Type 1 Diabetes: Investigating the Gut Microbiome, Urinary Proteome and Metabolome
Type 1 diabetes mellitus (T1D) is characterized by autoimmune destruction of the insulin producing - cells of pancreatic islets. It is believed that T1D results from complex interactions between multiple genes, environmental factors and the immune system, and the autoimmune aspects may begin many years before the clinical manifestation of T1D. The role of environmental factors such as commensal intestinal microbiota, and microbial infections and their immunological consequences in genetically susceptible individuals are not yet properly understood. Current gold standards for determination of the at-risk population for T1D (HLA typing, auto-antibodies) and early diagnosis of diabetes (blood glucose and insulin levels) are inadequate. Comprehensive studies of changes in the resident intestinal microbiota, host metabolism and immune system reactivity in T1D patients and cohorts at risk of T1D, as well as the correlation with clinical data, anti-islet antigen antibodies and HLA genotypes will enable identification of novel biomarkers and biosignatures, and insights into the pathophysiology of the onset of T1D.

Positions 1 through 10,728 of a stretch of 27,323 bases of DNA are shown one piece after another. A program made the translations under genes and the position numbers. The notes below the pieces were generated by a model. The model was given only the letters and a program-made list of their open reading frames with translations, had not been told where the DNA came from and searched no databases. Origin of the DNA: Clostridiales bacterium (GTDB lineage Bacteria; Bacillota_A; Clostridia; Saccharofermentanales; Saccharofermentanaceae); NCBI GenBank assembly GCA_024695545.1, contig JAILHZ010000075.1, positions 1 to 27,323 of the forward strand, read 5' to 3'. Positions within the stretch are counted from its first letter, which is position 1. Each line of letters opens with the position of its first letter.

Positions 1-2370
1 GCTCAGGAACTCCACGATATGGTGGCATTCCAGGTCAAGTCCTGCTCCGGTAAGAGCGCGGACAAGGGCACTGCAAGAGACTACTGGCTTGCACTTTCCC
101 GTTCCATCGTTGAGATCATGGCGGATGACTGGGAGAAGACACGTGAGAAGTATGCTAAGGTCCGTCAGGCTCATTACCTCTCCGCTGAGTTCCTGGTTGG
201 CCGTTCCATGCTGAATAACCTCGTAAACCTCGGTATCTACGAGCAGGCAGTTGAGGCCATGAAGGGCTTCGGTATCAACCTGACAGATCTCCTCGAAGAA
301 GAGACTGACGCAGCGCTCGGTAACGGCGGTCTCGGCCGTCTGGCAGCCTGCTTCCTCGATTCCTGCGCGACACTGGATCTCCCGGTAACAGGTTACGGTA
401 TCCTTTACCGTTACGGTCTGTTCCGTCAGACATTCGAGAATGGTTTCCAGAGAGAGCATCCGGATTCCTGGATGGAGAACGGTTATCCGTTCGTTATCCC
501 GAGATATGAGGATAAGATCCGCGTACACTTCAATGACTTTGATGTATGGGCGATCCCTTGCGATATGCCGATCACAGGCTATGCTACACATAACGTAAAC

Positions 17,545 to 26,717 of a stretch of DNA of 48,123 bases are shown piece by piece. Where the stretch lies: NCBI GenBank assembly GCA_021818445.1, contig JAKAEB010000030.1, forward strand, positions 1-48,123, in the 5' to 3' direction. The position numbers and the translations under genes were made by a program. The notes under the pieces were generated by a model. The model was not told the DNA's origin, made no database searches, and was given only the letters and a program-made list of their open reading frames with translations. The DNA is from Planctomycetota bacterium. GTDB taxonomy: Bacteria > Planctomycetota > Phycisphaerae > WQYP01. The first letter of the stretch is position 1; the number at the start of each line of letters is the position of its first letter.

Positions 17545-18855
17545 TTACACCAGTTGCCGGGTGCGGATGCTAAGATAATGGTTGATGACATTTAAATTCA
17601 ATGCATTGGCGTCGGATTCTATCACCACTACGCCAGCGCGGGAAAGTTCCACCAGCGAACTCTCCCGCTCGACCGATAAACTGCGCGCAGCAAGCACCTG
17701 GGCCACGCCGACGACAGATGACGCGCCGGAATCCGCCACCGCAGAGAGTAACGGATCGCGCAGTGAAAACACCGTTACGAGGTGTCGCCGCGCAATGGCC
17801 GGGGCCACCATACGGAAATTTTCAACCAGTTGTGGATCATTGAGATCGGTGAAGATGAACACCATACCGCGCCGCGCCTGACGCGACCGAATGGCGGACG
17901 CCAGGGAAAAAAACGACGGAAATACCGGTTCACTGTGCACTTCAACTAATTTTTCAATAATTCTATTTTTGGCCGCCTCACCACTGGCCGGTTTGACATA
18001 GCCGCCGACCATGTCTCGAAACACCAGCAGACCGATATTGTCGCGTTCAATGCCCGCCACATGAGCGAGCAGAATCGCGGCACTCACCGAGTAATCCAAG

We propose to apply high-throughput genomics, proteomics and metabolomics techniques to samples that have been collected from different cohorts of T1D patients to identify distinct molecular signatures. By deconvolution of high-resolution molecular data, we expect to identify viral-microbial specific correlated patterns of proteins and metabolites. The discriminatory biomarkers and biosignatures derived, comparing T1D patients and controls, will be potentially useful for the early diagnosis of T1D onset and the prediction of T1D onset during the pre-symptomatic disease phase. To our knowledge, the proposed study will be the first of its kind that combines the diversity of 'omics' analyses. Our ultimate goal is to identify and advance biomarkers or a panel of biomarkers into the clinic, e.g. to generate a specific diagnostic test and to develop rationales for therapeutic intervention based on metabolic and immune system reactivity networks.
Paul Kaplowitz and Fran Cogen
Children's National Medical Center
Pacific Northwest National Laboratory